In the previous 2014-2018 council administration, the post paid £23,746. Which means that Newman arranged for a 90 per cent pay hike for the position as he gave the job to Woodley.
One Conservative councillor after another compared the experience of Croydon’s elderly, forced to spend the winter months shivering in unheated care homes, to the generous largesse of being pocketed by Woodley. The pay priority was wrong, Parker said, with the “elderly in council-run homes left without heating, wearing coats to keep warm”.
Redfern used the old orator’s trick of reading out a list, in this case the embarrassingly long list of cancelled Health and Well-Being meetings since Woodley was appointed as its chair. Including dates arranged through to the end of this year’s council business in April, out of 11 board meetings that have been set, seven have been postponed or cancelled.
Between June last year and February, a period of eight months, Woodley’s committee met just once.
One Katharine Street figure, when asked whether Woodley had been unwell in the past year, or was unfit for the position, answered spikily, “In my opinion, the latter.”
Almost all councillor pay had undergone a five-year freeze from 2013. Last year, in a move closely overseen by Newman, Croydon’s councillor allowances were increased by 2 per cent for backbenchers and an average of 5 per cent for Labour cabinet members.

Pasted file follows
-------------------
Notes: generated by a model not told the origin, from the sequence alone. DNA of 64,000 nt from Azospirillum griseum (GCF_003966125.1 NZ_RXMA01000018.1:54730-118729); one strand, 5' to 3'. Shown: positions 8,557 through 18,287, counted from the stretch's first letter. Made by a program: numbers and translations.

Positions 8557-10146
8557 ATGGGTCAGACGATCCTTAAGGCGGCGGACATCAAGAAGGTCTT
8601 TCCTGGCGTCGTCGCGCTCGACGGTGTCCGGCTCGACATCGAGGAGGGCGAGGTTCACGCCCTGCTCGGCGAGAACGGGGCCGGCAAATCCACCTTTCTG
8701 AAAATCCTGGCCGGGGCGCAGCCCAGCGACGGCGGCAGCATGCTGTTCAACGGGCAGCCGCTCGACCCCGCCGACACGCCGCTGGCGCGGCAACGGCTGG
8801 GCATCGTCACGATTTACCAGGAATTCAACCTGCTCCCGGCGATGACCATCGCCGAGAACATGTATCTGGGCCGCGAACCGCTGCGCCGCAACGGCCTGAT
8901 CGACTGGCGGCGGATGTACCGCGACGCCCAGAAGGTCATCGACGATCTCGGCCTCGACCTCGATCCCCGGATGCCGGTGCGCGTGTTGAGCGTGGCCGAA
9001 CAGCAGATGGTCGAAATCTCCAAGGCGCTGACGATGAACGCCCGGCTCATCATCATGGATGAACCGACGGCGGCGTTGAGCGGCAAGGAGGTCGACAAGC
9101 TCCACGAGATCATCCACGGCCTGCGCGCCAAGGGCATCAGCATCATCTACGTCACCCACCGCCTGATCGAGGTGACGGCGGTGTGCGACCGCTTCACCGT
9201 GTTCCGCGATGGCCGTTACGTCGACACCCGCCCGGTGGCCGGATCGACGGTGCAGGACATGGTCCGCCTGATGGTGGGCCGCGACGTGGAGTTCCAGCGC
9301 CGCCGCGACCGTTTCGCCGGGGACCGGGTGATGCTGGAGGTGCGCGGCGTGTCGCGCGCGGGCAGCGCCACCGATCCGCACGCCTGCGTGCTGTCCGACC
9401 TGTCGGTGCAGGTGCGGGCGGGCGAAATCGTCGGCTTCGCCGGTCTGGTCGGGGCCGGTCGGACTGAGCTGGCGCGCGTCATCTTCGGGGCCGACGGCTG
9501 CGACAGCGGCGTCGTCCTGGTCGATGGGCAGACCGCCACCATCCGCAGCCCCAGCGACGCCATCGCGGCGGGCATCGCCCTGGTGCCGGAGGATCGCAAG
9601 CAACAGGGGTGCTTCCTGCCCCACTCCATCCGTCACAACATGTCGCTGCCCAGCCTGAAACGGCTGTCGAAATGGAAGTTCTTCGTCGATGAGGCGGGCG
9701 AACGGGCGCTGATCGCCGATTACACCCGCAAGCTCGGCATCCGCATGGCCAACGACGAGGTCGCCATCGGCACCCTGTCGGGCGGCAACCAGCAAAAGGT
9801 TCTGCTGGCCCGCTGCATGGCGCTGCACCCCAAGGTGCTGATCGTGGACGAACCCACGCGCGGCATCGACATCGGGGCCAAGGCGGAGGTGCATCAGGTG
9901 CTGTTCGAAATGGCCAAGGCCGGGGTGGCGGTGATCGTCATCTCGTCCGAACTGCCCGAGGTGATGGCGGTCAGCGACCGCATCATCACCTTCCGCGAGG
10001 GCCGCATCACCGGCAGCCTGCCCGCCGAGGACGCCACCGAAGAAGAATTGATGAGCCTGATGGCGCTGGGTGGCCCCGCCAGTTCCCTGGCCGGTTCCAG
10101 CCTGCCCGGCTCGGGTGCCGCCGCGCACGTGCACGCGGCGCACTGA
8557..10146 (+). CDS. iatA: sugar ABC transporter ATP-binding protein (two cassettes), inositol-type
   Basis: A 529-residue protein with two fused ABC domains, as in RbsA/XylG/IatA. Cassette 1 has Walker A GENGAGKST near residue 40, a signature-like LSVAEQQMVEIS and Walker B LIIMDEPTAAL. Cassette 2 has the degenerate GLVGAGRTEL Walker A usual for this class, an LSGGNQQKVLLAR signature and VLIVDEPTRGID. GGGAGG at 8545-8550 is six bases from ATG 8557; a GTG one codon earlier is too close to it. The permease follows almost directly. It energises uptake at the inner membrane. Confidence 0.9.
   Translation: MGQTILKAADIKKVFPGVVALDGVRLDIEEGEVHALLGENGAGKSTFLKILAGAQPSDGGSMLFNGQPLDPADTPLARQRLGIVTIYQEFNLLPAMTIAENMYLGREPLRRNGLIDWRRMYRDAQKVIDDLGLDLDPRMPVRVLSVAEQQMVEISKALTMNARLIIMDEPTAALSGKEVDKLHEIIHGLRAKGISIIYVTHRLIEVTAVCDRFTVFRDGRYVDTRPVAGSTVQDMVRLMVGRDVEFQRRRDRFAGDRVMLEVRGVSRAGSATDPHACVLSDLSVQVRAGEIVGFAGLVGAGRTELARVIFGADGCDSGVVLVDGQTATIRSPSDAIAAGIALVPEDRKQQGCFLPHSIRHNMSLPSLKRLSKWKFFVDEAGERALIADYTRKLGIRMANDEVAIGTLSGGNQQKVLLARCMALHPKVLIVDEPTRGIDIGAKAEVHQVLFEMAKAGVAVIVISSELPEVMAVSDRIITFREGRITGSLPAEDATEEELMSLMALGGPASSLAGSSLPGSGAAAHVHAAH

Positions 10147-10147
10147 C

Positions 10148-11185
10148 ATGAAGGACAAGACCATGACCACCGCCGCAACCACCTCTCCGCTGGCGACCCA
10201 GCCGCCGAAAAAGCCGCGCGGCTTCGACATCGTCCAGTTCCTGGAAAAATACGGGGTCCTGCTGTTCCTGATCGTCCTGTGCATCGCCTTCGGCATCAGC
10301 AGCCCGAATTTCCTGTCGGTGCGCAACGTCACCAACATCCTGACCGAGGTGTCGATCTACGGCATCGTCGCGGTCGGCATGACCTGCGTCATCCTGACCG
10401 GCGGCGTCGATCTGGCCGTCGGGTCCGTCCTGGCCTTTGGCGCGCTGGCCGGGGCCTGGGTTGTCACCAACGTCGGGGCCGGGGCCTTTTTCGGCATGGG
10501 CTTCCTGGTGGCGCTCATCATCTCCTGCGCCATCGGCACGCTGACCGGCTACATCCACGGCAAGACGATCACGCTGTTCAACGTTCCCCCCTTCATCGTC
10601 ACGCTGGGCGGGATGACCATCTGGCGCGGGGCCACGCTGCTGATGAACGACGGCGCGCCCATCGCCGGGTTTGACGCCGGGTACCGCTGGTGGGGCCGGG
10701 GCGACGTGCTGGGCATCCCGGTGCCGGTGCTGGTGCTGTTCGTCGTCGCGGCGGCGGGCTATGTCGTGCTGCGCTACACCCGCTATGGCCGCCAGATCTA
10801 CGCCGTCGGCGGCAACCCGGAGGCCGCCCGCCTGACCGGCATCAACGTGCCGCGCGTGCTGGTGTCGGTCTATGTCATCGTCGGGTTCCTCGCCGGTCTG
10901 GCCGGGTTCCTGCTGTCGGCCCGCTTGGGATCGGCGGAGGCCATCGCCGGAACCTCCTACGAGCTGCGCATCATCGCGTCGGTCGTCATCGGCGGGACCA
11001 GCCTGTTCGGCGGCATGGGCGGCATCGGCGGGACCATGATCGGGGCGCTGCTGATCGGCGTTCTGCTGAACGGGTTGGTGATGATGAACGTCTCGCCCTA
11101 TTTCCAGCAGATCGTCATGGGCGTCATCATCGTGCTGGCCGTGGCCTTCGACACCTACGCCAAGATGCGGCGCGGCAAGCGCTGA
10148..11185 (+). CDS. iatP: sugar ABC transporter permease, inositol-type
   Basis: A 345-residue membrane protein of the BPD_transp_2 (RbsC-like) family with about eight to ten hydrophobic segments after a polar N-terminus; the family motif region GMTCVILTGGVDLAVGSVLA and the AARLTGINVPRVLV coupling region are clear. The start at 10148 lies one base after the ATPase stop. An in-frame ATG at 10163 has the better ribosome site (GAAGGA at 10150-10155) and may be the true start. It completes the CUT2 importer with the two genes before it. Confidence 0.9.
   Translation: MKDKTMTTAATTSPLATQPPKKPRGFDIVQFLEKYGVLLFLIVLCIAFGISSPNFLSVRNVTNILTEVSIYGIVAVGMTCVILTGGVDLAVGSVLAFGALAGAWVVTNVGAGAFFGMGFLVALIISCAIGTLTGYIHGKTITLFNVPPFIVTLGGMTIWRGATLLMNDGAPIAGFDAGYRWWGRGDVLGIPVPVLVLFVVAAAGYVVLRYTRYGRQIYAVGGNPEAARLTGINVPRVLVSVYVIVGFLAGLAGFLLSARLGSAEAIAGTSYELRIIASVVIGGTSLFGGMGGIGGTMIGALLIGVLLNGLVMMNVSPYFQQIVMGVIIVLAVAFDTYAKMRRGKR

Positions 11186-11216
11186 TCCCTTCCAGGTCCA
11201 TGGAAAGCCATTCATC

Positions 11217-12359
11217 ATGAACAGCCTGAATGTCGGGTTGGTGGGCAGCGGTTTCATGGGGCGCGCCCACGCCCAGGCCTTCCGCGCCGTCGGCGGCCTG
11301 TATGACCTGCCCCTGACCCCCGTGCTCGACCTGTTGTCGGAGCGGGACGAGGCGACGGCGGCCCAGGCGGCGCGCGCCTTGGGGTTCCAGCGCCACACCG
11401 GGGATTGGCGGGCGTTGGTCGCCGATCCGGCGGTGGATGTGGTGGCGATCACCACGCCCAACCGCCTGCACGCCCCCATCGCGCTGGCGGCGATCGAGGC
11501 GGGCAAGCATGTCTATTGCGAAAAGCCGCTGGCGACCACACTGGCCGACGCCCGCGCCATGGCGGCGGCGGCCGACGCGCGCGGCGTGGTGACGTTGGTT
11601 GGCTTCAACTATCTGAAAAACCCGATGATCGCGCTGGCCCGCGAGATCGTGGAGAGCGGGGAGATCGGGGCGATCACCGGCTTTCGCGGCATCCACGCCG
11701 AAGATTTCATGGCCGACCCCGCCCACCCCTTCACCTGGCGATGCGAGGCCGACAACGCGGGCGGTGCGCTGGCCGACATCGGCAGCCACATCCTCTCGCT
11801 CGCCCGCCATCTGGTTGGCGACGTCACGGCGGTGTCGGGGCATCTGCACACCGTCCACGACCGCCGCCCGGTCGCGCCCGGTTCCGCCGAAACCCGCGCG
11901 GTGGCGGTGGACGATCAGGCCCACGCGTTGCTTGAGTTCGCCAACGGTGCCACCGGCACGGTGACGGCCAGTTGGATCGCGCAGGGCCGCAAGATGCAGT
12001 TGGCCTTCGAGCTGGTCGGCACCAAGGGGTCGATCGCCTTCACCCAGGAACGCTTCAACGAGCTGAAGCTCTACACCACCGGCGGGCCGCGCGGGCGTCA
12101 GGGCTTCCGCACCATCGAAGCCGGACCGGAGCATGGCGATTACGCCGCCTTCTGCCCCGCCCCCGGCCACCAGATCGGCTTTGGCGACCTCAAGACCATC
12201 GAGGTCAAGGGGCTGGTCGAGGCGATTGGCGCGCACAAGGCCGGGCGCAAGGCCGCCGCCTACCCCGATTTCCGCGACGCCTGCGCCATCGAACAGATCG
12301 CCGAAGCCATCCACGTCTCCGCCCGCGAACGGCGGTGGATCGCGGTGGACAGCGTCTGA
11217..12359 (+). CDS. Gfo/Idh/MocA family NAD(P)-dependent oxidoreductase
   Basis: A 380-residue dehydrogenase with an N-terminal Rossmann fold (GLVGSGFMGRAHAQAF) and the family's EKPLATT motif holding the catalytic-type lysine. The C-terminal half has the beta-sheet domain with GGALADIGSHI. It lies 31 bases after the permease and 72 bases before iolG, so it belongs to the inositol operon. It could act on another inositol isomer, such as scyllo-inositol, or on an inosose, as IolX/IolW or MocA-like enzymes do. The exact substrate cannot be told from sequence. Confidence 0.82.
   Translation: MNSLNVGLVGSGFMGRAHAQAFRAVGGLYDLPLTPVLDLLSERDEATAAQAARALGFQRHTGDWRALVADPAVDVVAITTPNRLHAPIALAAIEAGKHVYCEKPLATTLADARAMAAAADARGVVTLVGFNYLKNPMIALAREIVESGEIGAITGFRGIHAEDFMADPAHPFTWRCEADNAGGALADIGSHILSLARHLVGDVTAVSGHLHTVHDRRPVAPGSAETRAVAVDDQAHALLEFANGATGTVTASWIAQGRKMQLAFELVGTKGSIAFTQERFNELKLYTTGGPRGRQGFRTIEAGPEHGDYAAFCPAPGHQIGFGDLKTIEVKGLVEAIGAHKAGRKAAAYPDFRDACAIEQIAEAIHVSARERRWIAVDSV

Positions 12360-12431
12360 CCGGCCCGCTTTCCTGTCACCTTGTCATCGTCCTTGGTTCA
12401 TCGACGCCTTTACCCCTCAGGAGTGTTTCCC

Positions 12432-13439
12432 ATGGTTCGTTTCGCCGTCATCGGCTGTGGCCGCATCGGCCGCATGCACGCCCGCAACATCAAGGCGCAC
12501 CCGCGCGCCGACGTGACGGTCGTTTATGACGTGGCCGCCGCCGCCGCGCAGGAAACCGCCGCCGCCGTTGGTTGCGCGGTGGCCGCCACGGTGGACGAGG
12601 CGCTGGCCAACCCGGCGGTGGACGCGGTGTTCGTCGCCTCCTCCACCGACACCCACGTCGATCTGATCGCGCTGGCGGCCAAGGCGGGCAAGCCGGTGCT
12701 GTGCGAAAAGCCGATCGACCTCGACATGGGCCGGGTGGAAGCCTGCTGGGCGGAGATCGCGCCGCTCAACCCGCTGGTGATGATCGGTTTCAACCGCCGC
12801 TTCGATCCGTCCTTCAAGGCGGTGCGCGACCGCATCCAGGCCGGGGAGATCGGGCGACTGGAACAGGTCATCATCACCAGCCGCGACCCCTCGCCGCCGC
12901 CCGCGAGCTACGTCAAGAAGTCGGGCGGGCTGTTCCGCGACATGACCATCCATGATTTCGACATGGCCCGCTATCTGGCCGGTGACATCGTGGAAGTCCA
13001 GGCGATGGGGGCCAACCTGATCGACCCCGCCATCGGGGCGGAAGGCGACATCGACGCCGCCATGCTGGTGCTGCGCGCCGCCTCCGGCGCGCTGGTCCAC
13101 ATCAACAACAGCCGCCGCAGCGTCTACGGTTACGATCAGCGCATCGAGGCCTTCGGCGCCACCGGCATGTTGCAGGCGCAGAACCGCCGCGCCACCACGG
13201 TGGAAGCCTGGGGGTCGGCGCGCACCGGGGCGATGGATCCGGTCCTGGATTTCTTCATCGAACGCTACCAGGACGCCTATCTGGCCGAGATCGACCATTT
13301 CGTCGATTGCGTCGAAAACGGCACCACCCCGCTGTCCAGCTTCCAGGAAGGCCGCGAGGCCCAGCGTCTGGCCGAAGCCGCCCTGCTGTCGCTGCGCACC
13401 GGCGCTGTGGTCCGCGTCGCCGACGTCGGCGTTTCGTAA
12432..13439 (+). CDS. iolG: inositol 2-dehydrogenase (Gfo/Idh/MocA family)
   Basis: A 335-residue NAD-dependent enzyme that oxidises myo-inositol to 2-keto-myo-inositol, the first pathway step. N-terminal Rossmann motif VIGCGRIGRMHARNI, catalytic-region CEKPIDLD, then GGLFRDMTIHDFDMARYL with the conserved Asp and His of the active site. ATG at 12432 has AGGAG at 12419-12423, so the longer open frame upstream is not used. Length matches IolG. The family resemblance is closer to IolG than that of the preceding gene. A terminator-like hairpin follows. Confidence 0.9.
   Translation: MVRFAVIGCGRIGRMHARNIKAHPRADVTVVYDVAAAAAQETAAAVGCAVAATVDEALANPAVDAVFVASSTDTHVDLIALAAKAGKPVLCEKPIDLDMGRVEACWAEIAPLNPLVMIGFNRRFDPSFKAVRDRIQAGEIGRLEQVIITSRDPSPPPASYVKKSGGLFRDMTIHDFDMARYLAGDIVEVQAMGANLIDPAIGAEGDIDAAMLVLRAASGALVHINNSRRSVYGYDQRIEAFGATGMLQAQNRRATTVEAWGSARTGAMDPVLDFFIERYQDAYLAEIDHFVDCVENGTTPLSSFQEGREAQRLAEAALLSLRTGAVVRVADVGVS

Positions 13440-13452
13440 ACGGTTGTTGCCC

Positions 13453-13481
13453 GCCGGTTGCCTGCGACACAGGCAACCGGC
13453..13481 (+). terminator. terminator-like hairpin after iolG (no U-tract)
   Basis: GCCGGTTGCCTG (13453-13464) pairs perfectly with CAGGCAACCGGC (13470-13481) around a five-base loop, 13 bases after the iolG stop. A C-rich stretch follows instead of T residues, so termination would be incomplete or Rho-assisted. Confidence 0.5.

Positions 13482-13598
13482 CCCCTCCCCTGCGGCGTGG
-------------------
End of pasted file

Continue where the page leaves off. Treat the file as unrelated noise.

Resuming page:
Labour blamed Tory privatisation for the care home troubles and – in the only news announcement of the night – said that, like the borough’s previously outsourced libraries and parks contracts, the care homes will be brought back under the direct control of the council. The 40 per cent of care home staff who do not receive the London Living Wage will have that rectified under the Labour council.
Still the personal remarks did not end.
Two comments came from Jason Cummings about the effect of patronage in the hands of Newman as Labour leader.
First, Cummings wondered aloud, with so much debt being built up, “How long the last London council bastion of the Blairites can last?”
Cummings then chastised Momentum member Niro Sirisena, the Fairfield ward councillor since last May, who despite his inexperience was rapidly promoted to a deputy cabinet role, and the £21,595 allowances that go with it.
Cummings asked: “I wonder how much it has cost for you to suspend your Corbynite tendencies and support this administration?”
Because of the format of council meetings, Sirisena was unable to provide an immediate reply, though some of his council colleagues are expecting a riposte to Cummings might soon be found scribbled on a sticker and stuck to a lamp-post in the town centre, in typical modern urban revolutionary style.